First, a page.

Our ‘True North’ for Jobs: Keystone XL Pipeline
Posted April 1, 2013
The president gave a good speech on infrastructure late last week in Miami:
“There are few more important things we can do to create jobs right now and strengthen our economy over the long haul than rebuilding the infrastructure that powers our businesses and our economy. … As President, my top priority is to make sure we are doing everything we can to reignite the true engine of our economic growth – and that is a rising, thriving middle class. A growing economy that creates good, middle-class jobs – that’s got to be our true North. That's what has to guide our efforts every single day.”
“When it comes to good jobs, no workers were hammered harder by the recession than construction workers. Fortunately, the unemployment rate for construction has been cut nearly in half over the past three years, partly because the housing market is starting to bounce back. But construction still has the highest unemployment rate of any industry. [Good construction jobs] end up giving people good pay and good opportunities to raise their families. Projects like this create a lot of other good jobs, too.”
“In a time of tight budgets, we’ve got to do it in a way that makes sure taxpayer dollars are spent wisely.”
At this point we’re thinking – the Keystone XL pipeline! It’s a no-brainer, Mr. President!
Jobs? According to the State Department’s most recent review, the Keystone XL would support more than 42,000 average annual jobs across the United States over the project’s construction period. State also said the pipeline would support employment worth more than $2 billion in earnings, spur spending of more than $3 billion and generate about $65 million in sales and use taxes that benefit states and localities.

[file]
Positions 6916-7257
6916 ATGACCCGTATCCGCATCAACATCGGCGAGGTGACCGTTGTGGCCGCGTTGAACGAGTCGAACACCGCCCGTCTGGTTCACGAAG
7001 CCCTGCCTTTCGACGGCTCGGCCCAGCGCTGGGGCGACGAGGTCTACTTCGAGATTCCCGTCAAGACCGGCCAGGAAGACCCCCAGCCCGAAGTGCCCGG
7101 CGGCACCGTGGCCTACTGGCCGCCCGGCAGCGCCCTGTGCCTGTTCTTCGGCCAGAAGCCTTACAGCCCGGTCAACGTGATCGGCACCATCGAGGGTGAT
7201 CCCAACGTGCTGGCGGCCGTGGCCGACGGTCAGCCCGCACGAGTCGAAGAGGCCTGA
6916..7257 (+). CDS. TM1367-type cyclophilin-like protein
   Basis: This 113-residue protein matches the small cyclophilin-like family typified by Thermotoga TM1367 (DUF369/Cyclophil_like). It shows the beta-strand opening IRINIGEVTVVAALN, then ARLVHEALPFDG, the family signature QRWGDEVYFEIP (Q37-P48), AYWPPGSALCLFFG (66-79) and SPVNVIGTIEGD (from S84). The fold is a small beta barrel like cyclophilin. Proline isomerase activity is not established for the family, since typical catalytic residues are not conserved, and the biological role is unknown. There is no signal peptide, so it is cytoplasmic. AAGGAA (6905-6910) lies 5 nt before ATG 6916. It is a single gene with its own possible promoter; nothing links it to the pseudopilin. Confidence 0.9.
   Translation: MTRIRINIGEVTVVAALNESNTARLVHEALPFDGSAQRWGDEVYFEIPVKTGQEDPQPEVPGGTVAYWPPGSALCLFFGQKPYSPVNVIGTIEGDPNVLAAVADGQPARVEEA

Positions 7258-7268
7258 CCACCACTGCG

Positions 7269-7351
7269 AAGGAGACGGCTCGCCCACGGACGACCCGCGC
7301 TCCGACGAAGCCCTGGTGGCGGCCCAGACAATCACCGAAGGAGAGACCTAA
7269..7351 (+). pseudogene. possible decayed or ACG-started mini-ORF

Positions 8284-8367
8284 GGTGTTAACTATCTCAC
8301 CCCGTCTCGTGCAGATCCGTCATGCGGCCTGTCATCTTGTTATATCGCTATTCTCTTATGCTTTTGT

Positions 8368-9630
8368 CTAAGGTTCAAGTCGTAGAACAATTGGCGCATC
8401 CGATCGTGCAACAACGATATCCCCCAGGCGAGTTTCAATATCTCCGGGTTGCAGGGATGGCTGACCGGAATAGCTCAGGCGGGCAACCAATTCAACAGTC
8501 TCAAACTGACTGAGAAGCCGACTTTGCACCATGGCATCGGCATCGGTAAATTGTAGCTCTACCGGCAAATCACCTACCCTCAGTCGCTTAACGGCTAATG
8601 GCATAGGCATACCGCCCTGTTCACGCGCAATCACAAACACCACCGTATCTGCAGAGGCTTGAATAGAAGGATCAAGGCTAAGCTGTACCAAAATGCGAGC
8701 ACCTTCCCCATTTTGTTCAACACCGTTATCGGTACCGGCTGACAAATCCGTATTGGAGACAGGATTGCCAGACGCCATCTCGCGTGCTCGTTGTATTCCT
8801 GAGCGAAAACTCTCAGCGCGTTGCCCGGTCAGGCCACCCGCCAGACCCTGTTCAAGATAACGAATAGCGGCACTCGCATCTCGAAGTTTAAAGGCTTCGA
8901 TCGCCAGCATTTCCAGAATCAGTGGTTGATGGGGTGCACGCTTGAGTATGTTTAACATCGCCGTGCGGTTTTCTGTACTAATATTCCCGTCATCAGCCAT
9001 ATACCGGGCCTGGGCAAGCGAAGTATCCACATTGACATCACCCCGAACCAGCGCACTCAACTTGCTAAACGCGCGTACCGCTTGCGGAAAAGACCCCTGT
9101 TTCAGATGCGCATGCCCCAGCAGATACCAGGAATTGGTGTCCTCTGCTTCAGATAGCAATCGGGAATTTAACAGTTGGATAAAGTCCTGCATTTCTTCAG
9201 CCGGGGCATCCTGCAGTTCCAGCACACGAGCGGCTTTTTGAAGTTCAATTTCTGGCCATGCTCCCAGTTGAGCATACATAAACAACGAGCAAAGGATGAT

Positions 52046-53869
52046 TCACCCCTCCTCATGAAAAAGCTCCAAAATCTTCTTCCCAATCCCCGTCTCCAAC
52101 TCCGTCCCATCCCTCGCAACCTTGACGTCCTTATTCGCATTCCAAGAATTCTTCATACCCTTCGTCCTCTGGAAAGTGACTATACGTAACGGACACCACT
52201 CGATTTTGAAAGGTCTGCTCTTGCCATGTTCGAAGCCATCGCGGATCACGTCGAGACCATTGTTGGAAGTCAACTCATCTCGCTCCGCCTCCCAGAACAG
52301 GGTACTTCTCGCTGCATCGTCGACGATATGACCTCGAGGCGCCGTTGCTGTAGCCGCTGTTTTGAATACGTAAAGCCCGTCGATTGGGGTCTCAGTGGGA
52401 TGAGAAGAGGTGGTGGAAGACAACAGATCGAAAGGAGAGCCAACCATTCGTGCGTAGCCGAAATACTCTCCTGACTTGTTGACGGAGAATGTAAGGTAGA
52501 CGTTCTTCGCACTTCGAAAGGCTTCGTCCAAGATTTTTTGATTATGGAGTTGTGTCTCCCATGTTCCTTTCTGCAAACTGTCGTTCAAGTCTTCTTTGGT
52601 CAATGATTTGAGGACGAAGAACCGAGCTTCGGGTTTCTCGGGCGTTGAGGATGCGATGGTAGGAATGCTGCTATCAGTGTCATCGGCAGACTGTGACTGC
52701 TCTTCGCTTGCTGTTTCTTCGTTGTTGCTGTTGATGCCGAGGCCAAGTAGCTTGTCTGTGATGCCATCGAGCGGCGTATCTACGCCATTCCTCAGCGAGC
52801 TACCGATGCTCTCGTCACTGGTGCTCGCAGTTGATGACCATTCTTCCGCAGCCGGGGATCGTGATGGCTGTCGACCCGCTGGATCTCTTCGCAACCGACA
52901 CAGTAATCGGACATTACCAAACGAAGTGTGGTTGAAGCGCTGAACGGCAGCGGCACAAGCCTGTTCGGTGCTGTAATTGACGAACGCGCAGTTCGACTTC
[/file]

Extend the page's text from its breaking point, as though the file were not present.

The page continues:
The middle class? Construction workers? The president’s right: The economic downturn hit construction workers hard – 16 percent unemployment. The president of the AFL-CIO’s Building and Construction Trades Department said the sector has weathered a depression and needs the jobs the Keystone XL would generate.
Tight budgets? The Keystone XL would be privately financed - $7 billion in spending without touching the taxpayers for a dime. It doesn’t get more fiscally responsible than that.
We don’t know what the president will decide on approving the full Keystone XL pipeline. We know what he should do: He should see that this shovel-ready project checks the box in just about every area he mentioned last week in Miami: needed energy infrastructure, jobs and economic stimulus – without tapping valuable and stretched public resources that could be used elsewhere.
We agree that job creation and the economic growth that comes with it should be our true North. The Keystone XL pipeline is that true North. The president should approve the full Keystone XL pipeline now.
About The Author
Mark Green joined API after a career in newspaper journalism, including 16 years as national editorial writer for The Oklahoman in the paper’s Washington bureau. Mark also was a reporter, copy editor and sports editor. He earned his journalism degree from the University of Oklahoma and master’s in journalism and public affairs from American University. He and his wife Pamela live in Occoquan, Va., where they enjoy their four grandchildren.
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